Financial Services Council defends KiwiSaver after criticism

The finance industry says it is improving the KiwiSaver system but it is a work in progress.

A report by  Consumer NZ found New Zealanders preferred non-bank providers such as Simplicity and Milford ahead of the schemes offered by most New Zealand banks.

The report suggested people’s attitudes were soured by a market-led subsidence of KiwiSaver values. 

But there were other concerns, separate from market fluctuations, such as a lack of transparency about fund performance and the fees people pay.

“Three out of four KiwiSavers didn’t know what they paid in fees while 60% didn’t know how well their fund was doing compared with others on the market,” Consumer NZ wrote.
The chief executive of the Financial Services Council (FSC) Richard Klipin welcomed surveys and reports on KiwiSaver for “shining a light” on the industry.

But he defended his members against criticism.

“KiwiSaver companies are working really hard to serve their clients in really tough times …. and the Consumer NZ report provides an insight into some of the opportunities available to continually lift the bar.”

Klipin said both consumers and product providers were on an evolutionary journey and that would continue.

“I do think there is an underlying issue with financial capability in New Zealand, that we all have a responsibility to address, and that is to help New Zealanders be better with money.”

So, did the Consumer NZ report suggest the industry not done well enough up til now?

“I think it is a work in progress.”

Voluntary savings continue in KiwiSaver – ASB

A significant minority of people are making voluntary contributions to their KiwiSaver schemes to take advantage of volatile market conditions, according to research by ASB.

While most people do not pay extra, a total of 29% are paying more than they have to, said ASB senior economist Chris Tennent-Brown.

The news of people paying extra gives a boost to the standing of KiwiSaver, since it follows other research that finds overall balances are lower than they could be because other people are taking contribution holidays during difficult times.

The research could be good news for mortgage advisers whose first-time customers often use their KiwiSaver account for a deposit on a house.

Tennent-Brown said many people were sticking with existing KiwiSaver strategies, which could give them the chance to maximise long-term gains.

“Over the last few volatile months, the number of people switching has remained at normal levels,” Tennant-Brown said.

“This is really pleasing to see and it contrasts with the spike in switching that we saw in the early days of the pandemic in 2020.

“One of the questions I get asked is when markets are volatile, should people stop making contributions and the answer to that is generally no.

“People should continue their regular savings if they can. Furthermore, when markets are down, making lump sum contributions and buying when investment values are low will benefit overall savings when markets recover.”

Tennant-Brown said 29% of people had made additional voluntary contributions to their KiwiSaver, and more than a quarter of those were motivated by a desire to use their scheme to get better returns from the market.

“Whatever the reason, it is good to see people maximising some of the key benefits of KiwiSaver. It is going to help them reach their savings goals and it’s a smart financial thing to do, which is great.”

[GRTV] Rob Everett on value for money; the great KiwiSaver land grab and fees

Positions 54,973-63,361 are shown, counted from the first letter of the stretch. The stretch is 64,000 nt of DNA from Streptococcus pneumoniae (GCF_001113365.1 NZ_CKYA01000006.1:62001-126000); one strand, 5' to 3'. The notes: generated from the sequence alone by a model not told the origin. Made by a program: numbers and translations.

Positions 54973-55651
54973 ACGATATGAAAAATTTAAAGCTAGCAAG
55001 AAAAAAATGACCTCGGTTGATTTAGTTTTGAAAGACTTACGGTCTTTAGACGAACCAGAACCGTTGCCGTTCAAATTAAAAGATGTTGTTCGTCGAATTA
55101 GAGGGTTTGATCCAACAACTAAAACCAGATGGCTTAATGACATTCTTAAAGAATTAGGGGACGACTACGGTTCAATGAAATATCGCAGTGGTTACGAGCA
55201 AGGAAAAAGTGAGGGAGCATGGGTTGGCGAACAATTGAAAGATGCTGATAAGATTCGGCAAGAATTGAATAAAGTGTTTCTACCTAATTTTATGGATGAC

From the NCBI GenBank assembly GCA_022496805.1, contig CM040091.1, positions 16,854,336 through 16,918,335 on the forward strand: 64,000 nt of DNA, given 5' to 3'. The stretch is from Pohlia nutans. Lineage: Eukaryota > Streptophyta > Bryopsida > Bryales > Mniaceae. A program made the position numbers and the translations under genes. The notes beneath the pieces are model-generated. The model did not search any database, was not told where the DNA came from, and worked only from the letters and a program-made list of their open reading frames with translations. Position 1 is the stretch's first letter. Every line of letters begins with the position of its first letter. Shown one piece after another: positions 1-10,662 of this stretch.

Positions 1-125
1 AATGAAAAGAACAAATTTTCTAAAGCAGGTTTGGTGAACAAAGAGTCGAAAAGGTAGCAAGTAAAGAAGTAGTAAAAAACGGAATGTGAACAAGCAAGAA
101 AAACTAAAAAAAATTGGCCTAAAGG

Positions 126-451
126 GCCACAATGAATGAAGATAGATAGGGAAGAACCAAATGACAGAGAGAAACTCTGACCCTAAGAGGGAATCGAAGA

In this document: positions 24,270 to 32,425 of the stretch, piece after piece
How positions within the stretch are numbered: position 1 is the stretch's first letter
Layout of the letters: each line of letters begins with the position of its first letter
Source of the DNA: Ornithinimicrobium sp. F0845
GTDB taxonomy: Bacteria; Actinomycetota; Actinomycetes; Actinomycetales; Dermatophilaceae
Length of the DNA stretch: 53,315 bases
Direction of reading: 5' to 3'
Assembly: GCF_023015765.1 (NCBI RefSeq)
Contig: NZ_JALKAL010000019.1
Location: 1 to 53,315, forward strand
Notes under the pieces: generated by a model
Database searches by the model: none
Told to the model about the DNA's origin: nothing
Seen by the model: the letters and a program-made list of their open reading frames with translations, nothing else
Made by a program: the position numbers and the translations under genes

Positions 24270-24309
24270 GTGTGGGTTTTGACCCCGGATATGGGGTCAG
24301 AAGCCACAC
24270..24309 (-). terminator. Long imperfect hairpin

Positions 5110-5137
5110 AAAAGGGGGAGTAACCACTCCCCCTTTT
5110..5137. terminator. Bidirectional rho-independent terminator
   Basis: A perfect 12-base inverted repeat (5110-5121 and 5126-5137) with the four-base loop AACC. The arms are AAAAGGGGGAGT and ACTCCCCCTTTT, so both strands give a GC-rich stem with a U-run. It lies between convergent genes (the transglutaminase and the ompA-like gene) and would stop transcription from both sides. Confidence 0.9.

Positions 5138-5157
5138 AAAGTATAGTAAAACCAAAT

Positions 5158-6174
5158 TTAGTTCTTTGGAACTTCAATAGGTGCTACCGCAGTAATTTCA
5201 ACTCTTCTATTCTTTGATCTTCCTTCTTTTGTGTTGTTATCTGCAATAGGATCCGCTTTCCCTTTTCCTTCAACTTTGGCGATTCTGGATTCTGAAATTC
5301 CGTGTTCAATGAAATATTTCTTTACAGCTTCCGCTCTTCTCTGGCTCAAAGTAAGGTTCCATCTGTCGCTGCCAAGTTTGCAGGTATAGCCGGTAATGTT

What's value for money with KiwiSaver? Former Financial Markets Authority chief executive Rob Everett provides answers in this Good Returns TV interview.  [Including Podcast]

Rob Everett admits working out what is value for money “is a difficult topic.”

“What we were trying to do with value for money is acknowledge that it's not all about fees.”

He says, despite claims from the industry, that the FMA isn’t trying to drive every KiwiSaver provider to a low cost, passive index hugging model.

That would be a poor result for the industry and members.

See Podcast below

“We were also trying to acknowledge that for a lot of people, the difference between 50 basis points and 60 basis points or 75 basis points, it's not registering in their decision making.

“A whole bunch of other things are registering in their decision making, and sometimes it's been a challenge to work out what.”

Everett says increasingly, it's about what funds are invested in, what disclosures they provide members, the data the schemes give members and transparency.

“Value for money is partly about fees and returns. But…not all investors by any stretch of the imagination.”

He says at the moment the driving force is climate change and ESG factors, so now the FMA is worrying about greenwashing.

“Value for money was an attempt to say, we're frustrated about fees, and so we are going to push hard on fees, but it's not only about fees. And your value for money may be different from mine.”

While the FMA can’t regulate KiwiSaver fees, Everett would be wary going down that path.

“I'd be wary because I don't know we'd be any better at setting fees than anybody else. And actually setting fees, I think, is a slightly dangerous place to be.

The FMA has not pushed to get powers to regulate fees.

“What we've done instead is make a lot of noise. We're not quite sure what level the fees should be, but we're pretty sure they should be lower than where they are.

“And actually, the government took the same approach during the default provider review, so there was some commonality of view there.

“It's frustrating sometimes to push at something where you actually don't have the ability to say exactly what you think good looks like, but we have seen fees start to move. So I think the noise has had some impact at least.”

Everett says since the FMA started making noises some schemes had abandoning administration fee or lowered management fees.

“We have seen movements down by some of the bigger players. So, I think we've had an impact, but so have the low cost providers.”

Everett: says the FMA’s view is that every fund does not have to have the same fee, “or that even every fund has to have a low fee.”

Where a fund is charging a higher fee it needs to explain why.